To see what a city is like, you must look at the people. I’m always told that East Los Angeles is super dangerous, but there can be danger in any city you go to. I grew up in Orange County, which is forty minutes away from East L.A. Before I moved here, one of the bad experiences I remember the most in Orange County was when I was around seven years old. I woke up to gunshots and, at the time, I didn’t know what they were so I walked to the front door to see what those sounds were. I looked outside and all I saw were traces of the bullets going back and forth in different directions. Later, I found out it was a giant gang firefight. Still, I was never told Orange County was dangerous.
I never felt like I made a connection in Orange County, and I lived there the majority of my life. Then, my father bought a house in East L.A. with his girlfriend. She lived in East L.A. all her life and she didn’t want to leave, so my dad took me to live there when I was starting my second year of high school. I had to quit my football team, and was hated by a lot of the players, even the coaches, because of it. This left me with a hurt feeling from my old community. Knowing its reputation, I didn’t want to judge East L.A. without giving it a chance. Since I wasn’t on a team anymore, I’d go out to City Terrace and Obregon Park to practice football on my own. I would face the fence that separates two baseball fields and use the poles that hold up the fence as my targets. I would come to City Terrace Park a lot and eventually people would see me on my own. Some were nice enough to come up to me and offer to help me practice. I lost count of how many people offered to help and then talked to me. They would say how good I was or asked if I was on any football teams. Then, others would ask about my future plans, and I started to gain a connection with my community in my own way. Once, at Obregon Park I was invited by people I never met before to play a football game. I would throw some nice passes, and the people walking around would surround the game to watch. Everyone would cheer or shout like it was a real football game, which made it an amazing time for me. It was one of the best experiences I made on my own in East L.A. Never have the people in my previous community been this supportive and kind. It made me feel more comfortable here, and it actually reached me on a personal level to the point where I can say that I love this city.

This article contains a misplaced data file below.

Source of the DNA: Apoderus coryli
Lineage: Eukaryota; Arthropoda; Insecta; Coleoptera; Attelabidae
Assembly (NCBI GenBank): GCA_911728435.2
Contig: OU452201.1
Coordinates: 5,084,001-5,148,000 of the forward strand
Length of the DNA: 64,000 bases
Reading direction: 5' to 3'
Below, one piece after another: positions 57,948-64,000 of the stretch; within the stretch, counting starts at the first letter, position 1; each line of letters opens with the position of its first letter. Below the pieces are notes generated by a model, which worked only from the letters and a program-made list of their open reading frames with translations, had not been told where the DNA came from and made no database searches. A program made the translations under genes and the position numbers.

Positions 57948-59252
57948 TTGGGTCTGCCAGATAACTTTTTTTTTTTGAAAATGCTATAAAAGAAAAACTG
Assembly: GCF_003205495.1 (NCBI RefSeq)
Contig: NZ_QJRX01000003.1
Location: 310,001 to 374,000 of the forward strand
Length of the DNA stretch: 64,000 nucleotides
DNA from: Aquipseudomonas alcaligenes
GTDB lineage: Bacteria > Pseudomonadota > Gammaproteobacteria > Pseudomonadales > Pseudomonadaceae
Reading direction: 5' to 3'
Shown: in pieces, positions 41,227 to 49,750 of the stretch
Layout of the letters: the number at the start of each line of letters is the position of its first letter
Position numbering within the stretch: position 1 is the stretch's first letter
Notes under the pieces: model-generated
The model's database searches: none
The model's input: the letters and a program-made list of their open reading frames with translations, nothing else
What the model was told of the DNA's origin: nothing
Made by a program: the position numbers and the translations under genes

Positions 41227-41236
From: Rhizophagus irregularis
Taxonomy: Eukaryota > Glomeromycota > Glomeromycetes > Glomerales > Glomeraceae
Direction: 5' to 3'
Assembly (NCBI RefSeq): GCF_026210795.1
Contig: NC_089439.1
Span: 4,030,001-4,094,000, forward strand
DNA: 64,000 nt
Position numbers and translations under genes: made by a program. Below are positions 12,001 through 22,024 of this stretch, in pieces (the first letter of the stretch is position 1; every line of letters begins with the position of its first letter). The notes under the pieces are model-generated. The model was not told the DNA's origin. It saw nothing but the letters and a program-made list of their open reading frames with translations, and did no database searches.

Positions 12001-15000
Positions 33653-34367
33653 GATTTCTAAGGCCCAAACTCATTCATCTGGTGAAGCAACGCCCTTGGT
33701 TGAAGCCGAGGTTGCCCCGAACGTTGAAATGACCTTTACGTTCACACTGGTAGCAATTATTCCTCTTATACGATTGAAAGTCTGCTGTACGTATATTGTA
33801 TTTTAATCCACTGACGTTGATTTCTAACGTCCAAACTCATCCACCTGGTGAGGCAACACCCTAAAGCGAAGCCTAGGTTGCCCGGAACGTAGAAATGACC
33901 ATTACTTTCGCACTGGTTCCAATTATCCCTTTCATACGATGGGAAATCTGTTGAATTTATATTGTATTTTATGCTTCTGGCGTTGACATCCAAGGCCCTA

I gained a positive connection to a place that’s always known to be bad. It’s not perfect; there are problems here like any other city. Once you ignore the bad comments, you’ll find very decent and caring people. During Thanksgiving, a fire started in someone’s house nearby mine. The firemen came and when they tried fighting it, it looked like they needed help. So, while the house and trees nearby were on fire, the firemen were struggling because there were only three of them. All the neighbors and people walking by ended up helping to control the hose to make it easier for them. The fire eventually went out because of the people helping. That happened in East Los Angeles, and it was one of the most inspiring things I’ve seen in my life. My relationship here is based on my experiences with the people here, and they fit well with me.